3. Call the police. In some areas police authorities may not come to every accident scene. They may consider factors such as the severity and location of the accident (some police authorities may not come to the scene if the accident is on private property. Always attempt to notify the police). You should also be aware that most policies require notification of police within a specified time period if the accident is a hit and run.
4. Obtain names, addresses, telephone numbers, and driver’s license numbers from all drivers. Ask to see driver’s licenses and vehicle registrations to verify that the information is accurate.
5. Obtain license plates and vehicle identification numbers.
6. Obtain names, addresses, and telephone numbers of other passengers and any witnesses.
7. If you have a camera, take photographs of the damage, the position of the cars, and the accident scene (traffic controls, visual obstacles, etc.).
8. If the owner of a damaged car or damaged property cannot be located, leave a note with the names and addresses of the driver and owners of the involved cars.
9. Notify your agent and/or your insurance company immediately.
10.If anyone is injured or the vehicle damage exceeds $750, you must report the accident to the Department of Motor Vehicles within 10 days. Failure to notify the DMV may result in the suspension of your driver’s license.
THINGS TO AVOID AT THE SCENE OF AN ACCIDENT
1. Do not argue with other drivers and passengers. Save your story for the police and your insurance company.
2. Do not sign statements regarding fault or promises to pay for damage.
3. If another party offers to pay your deductible, don’t sign anything releasing them from further responsibility. By releasing the other party, you jeopardize your insurance company’s subrogation right, and the company may refuse to pay for damage to your car.
CALIFORNIA MOTORIST BILL OF RIGHTS
1. Do I have the right to take my car to the shop of my choice?
Yes – You may select the repair facility of your choice unless your insurance policy specifies otherwise.
2. Should my Insurance company be notified before repairs?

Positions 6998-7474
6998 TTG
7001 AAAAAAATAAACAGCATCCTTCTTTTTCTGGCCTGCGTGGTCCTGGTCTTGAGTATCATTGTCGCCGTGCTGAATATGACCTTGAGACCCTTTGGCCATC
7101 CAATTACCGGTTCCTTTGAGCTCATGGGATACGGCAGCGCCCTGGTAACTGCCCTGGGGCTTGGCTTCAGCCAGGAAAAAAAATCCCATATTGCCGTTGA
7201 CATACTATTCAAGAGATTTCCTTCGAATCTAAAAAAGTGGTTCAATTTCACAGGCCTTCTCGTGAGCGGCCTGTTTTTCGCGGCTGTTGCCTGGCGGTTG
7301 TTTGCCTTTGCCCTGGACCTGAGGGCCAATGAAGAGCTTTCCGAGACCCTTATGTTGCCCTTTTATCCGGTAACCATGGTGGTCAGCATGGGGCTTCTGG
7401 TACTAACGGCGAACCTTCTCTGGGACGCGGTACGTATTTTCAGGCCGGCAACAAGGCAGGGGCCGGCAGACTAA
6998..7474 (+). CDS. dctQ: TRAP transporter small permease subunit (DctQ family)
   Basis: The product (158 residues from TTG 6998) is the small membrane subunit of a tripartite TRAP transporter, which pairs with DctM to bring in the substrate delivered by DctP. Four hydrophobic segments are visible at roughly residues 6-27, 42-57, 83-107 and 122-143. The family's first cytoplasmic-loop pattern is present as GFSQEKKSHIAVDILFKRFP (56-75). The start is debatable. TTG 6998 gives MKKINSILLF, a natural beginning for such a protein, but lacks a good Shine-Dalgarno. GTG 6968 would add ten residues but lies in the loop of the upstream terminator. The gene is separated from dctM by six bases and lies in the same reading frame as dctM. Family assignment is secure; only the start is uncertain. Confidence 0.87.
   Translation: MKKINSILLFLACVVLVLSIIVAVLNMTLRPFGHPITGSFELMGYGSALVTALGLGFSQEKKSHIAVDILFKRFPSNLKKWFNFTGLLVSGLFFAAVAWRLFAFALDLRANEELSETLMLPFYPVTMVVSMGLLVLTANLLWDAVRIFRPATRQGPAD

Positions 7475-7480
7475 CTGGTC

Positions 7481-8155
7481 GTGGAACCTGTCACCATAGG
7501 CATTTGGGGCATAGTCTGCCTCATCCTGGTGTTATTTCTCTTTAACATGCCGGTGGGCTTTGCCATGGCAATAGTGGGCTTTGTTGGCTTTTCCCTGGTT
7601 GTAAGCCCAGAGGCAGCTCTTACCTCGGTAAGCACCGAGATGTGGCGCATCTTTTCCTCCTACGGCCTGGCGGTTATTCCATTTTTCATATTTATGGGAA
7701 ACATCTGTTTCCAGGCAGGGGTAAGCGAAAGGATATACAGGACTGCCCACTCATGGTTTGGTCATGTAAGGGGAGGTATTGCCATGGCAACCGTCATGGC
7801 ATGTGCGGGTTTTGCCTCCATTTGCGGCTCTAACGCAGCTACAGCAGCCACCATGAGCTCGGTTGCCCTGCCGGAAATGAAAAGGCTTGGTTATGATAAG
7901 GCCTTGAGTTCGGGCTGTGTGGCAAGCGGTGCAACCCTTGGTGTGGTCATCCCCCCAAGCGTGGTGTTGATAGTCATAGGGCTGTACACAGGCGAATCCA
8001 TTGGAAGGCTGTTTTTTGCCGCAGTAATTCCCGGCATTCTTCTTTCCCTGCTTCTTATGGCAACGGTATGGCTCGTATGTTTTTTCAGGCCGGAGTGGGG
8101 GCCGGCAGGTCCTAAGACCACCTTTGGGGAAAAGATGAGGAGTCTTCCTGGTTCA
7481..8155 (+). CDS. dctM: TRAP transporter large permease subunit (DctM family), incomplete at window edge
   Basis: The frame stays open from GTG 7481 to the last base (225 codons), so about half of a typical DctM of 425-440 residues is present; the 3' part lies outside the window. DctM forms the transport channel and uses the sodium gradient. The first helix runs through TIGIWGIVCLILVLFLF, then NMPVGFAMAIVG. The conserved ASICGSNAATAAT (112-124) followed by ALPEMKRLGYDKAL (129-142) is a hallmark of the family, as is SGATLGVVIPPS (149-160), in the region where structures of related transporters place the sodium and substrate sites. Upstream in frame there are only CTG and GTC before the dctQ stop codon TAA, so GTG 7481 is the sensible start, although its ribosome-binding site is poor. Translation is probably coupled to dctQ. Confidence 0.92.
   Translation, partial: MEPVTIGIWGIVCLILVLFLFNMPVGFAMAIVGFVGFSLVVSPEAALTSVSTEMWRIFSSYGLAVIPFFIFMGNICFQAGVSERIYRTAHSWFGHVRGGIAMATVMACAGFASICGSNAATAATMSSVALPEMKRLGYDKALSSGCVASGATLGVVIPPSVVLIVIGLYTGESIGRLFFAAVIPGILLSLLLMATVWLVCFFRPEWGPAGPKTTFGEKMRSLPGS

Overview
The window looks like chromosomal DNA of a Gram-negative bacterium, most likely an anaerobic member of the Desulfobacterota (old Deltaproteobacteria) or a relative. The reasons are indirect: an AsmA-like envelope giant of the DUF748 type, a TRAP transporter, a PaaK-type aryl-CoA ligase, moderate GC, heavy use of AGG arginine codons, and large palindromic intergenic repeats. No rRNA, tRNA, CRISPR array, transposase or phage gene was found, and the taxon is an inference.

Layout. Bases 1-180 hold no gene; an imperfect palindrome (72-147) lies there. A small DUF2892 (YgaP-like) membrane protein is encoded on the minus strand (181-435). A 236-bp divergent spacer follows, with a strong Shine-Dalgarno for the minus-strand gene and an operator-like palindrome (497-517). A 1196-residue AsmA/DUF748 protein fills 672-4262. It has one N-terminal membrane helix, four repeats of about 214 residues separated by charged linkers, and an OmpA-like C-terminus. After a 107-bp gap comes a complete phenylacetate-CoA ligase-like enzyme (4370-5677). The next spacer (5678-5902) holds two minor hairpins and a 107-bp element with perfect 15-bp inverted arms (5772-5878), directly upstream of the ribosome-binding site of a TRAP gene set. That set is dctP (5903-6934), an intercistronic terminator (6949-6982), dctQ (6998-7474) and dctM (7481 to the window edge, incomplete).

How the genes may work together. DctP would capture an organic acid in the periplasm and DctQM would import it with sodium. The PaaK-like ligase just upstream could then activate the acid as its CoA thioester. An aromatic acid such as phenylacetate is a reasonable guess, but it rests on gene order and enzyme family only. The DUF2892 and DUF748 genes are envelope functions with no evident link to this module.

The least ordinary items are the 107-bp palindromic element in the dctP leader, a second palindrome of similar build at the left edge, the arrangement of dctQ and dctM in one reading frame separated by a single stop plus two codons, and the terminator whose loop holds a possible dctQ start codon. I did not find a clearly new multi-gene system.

Yes – Your insurance policy generally states that, if requested, you must file a sworn proof of loss, exhibit the damaged property, and submit to examination under oath.
3. Do I need to contact more than one shop for an estimate?
No – Generally, one estimate from the shop of your choice is required.
4. Am I responsible for the cost of repairs?
Yes – You are usually responsible to the repair facility for payment of repairs unless your insurance policy specifies otherwise.
5. Is the repair facility responsible for the repairs performed on my car?
Yes – The Automobile Repair Act of 1971 requires all repair dealers to be registered with the State of California and to post a sign This Act [Section 9884.7(1)(g)] states that the Department of Consumer Affairs may invalidate the registration of the repair dealer for a number of causes.
6. If I am having difficulties with my insurance company, do I have recourse?
Yes – First consult with your insurance agent or broker. Then, if your problems still have not been resolved, consult with the Department of Insurance, State of California, toll free line: 1-800-927-HELP (4357).
7. If my Insurance company does not agree with the amount of loss, do I have recourse other than No. 6?
Yes – Your insurance policy may provide that, when the insured and insurer fail to agree on the amount of loss, both parties are entitled to arbitration.
8. Can an insurer require my automobile be repaired at a specific repair shop?
No. Under California Insurance Code §758.5 an insurance company cannot make that requirement. They can direct, suggest, or recommend that an automobile be repaired at a specific repair shop, if: a) such referral is expressly requested by the claimant; b) you have been informed in writing of the right to select the repair facility; and, c) the insurer that elects to repair a vehicle shall cause the damaged vehicle to be restored to its condition prior to the loss at no additional cost to the claimant other than as stated in the policy or as otherwise allowed by law.